Partial Breast Irradiation for Boost Using Image-Guided Brachytherapy: Florida Community Experience and Review of the Literature

Research Article

Austin J Radiat Oncol & Cancer. 2016; 2(1): 1016.

Partial Breast Irradiation for Boost Using Image-Guided Brachytherapy: Florida Community Experience and Review of the Literature

Kuruvilla A¹*, Paryani S¹, Paryani N¹, Simmons D¹, Shah N¹, Caudill J², Stillword J² and Sullivan JW³

1First Radiation & Oncology Group, Cancer Center of Putnam, Palatka, Florida, USA

2General Surgery, Putnam Community Medical Center,USA

3Medical Oncology, Cancer Center of Putnam, Palatka, Florida, USA

*Corresponding author: Kuruvilla A, Cancer Center of Putnam, 600 Zeagler Drive, Palatka, Florida, USA

Received: May 07, 2016; Accepted: May 27, 2016; Published: May 30, 2016


Purpose: To evaluate the feasibility of implementing non-invasive, imageguided breast brachytherapy (NIBB) in a community setting.

Materials & Methods: We reviewed our experience of treating 91 patients with early stage breast cancer since 2011. All patients were seen at a community cancer center serving about 100,000 people. Of the total number of patients seen, 7 elected to undergo modified radical mastectomy. 71 women underwent breast conserving surgery (BCS) followed by whole breast radiation therapy (WBRT) to a total dose of 45Gy along with a NIBB boost of 16Gy. 13 patients received WBRT with either an electron beam or photon boost. Most patients received NIBB at the initiation of their therapy followed by WBRT. All patients were followed at our center for toxicity and cosmesis by a single physician.

Results: All patients completed therapy as prescribed. Grade 2 or higher acute skin toxicity was observed in less than 10% of our patients. There was no grade 4 toxicity. Cosmesis at minimum of 6 months follow-up was judged to be excellent or good in 90% of women.

Conclusion: NIBB can be delivered safely and effectively in a community setting. The results presented here are the first single center, community results using NIBB. The results compare favorably with previously reported results.

Keywords: Brachytherapy; NIBB; Breast conserving surgery; Low dose rate; High dose rate


This article details the First Radiation & Oncology Group’s experience at the Cancer Center of Putnam, Palatka, Florida. Whenever feasible, Non Invasive Breast Brachytherapy (NIBB) has been used as the preferential breast tumor bed boost technique for patients receiving irradiation after Breast Conserving Surgery (BCS) since initial implementation of this technology in 2011. At this center we have not yet offered NIBB as monotherapy following BCS.

Multiple randomized studies support the use of whole breast with external beam radiation therapy along with a boost after BCS [1,2]. Boost therapy has been reported to improve local control after lumpectomy and whole breast radiotherapy. Initial attempts to define a boost target involved scar-based palpation, but this practice has diminished with realization that the scar often did not correlate with the tumor bed. Interstitial Low Dose Rate (LDR) brachytherapy boosts, initially felt to be a promising technique for accurate localization of the boost volume, have also been decreasing in popularity, due to the availability of less invasive boosts [3]. The current standard of care is to boost with electrons or photons, and the modality chosen is usually dictated by the location and depth of the tumor bed [4]. Photon irradiation may be either via 3-dimensional conformal radiation therapy or intensity modulated radiation therapy. In some patients, it can be challenging to identify the tumor bed, particularly when surgical clips have not been placed. This difficulty is compounded in patients who undergo neoadjuvant chemotherapy. Attempts to localize the tumor bed on treatment planning Computed Tomography (CT), which is often inaccurate, result in unnecessarily large volumes of normal breast being targeted as part of the boost. A more novel technique involves NIBB, which utilizes High Dose Rate (HDR) brachytherapy incorporated with real time mammography for target localization and delineation.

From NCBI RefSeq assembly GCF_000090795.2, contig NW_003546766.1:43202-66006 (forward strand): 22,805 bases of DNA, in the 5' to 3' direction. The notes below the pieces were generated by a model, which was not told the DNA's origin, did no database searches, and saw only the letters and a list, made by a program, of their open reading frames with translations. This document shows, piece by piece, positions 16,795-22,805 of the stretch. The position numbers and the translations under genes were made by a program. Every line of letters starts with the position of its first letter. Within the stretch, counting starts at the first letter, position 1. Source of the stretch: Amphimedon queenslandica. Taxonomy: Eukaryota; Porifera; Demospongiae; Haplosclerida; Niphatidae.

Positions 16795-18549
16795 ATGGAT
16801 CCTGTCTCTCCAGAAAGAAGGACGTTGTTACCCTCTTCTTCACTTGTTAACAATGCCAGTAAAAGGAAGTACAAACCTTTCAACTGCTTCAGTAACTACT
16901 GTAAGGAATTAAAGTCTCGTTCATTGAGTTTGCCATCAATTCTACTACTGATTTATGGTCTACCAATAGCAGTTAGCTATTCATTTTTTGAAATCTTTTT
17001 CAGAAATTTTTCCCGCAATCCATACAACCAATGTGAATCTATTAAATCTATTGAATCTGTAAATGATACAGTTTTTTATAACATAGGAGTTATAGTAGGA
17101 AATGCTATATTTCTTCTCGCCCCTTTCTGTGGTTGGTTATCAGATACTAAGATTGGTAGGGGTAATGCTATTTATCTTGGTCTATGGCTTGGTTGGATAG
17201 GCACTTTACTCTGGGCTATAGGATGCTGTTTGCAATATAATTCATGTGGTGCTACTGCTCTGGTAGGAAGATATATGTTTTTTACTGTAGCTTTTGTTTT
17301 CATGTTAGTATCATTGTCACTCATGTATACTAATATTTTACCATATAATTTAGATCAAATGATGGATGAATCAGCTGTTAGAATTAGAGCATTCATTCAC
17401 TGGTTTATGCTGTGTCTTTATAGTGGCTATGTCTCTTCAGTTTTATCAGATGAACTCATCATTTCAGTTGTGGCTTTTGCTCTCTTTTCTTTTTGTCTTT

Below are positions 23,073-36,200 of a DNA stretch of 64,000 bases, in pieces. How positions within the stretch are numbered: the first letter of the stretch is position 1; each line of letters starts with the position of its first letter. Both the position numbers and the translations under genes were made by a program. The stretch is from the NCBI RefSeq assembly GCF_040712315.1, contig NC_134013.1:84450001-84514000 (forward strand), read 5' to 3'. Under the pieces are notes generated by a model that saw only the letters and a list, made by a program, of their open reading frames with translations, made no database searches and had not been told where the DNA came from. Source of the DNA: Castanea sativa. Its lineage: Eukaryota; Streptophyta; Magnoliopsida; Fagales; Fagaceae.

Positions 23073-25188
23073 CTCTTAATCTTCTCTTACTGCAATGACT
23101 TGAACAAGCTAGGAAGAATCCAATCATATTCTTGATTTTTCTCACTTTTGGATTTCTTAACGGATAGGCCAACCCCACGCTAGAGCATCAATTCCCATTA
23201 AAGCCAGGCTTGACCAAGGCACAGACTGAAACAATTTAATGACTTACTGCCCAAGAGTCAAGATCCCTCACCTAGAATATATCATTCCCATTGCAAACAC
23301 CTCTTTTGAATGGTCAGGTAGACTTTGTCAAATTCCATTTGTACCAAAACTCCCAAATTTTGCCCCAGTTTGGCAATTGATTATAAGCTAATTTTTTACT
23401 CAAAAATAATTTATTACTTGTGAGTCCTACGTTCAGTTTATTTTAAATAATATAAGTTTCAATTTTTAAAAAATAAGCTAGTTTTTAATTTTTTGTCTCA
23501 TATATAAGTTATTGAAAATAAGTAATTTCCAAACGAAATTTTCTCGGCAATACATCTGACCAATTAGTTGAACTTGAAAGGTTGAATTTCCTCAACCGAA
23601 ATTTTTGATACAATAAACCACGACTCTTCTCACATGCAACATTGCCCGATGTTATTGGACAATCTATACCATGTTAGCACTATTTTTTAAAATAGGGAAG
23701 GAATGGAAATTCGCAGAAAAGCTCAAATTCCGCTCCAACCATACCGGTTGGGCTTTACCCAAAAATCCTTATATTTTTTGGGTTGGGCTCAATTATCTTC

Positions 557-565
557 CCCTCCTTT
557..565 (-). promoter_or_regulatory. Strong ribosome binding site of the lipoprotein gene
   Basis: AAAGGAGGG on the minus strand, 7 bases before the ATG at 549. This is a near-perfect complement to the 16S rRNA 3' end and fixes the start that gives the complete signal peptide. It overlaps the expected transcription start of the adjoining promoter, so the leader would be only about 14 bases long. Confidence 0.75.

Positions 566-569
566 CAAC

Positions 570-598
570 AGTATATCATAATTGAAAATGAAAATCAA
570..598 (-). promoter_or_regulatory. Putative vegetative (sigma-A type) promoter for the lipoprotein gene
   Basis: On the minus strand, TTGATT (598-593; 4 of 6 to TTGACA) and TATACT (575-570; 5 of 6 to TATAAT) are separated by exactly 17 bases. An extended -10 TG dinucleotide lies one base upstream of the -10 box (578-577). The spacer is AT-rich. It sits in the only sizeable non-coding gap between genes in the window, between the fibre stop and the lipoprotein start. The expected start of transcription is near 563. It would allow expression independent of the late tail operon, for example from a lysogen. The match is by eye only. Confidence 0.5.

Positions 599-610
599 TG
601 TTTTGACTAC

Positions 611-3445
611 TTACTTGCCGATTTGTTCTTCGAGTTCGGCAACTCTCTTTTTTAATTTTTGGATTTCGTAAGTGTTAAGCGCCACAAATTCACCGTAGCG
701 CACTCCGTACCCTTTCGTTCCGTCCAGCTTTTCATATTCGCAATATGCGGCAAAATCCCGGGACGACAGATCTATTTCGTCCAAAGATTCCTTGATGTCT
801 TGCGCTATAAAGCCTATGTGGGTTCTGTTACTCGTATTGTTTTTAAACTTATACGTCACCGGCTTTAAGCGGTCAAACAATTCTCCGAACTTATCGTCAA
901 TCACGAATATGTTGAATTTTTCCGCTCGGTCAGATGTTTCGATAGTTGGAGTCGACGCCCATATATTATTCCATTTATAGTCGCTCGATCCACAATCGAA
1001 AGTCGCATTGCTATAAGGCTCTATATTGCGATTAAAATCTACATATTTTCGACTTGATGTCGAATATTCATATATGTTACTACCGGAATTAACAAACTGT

All of the studies currently reported using NIBB were conducted at multi-center trials or academic facilities [5,6]. This is the first study examining the results of patients treated in a community setting serving a population of about 100,000 people.

Materials and Methods

Since implementation of NIBB in 2011, 91 breast cancer patients have been referred to the Cancer Center of Putnam. Of these, 84 (92%) chose BCS. 71 (78%) of these patients were boosted using NIBB.

Our protocol has been to treat the tumor bed with 4 fields. It takes a physicist approximately 30 minutes to perform daily Quality Assurance (QA) on the HDR. As such, we allocate a 60 minute slot per patient and treating all 4 fields is generally accomplished in this window. Once the patient is in the room, set up, including compression and images acquisition, is accomplished within 15 minutes. The physician is called to select the appropriate applicator and positioning coordinates. Treatment planning mammogram is correlated with pre-surgical mammogram (Figure 1 and 2) and referencing margin proximity in all dimensions from the pathology report. This typically takes the physician less than 5 minutes. The physician also verifies the plate separation required and from the Surface to Center Dose (SCD) the appropriate applicator is selected. The radiation therapists then attach the selected pair of applicators using the coordinates provided by the physician. Prior to commencing treatment, applicator coordinates used, final separation, and cable attachments are checked before treatment begins. The above procedure is then repeated for the next field. Depending on source strength, the treatment time is usually under 10 minutes per axis.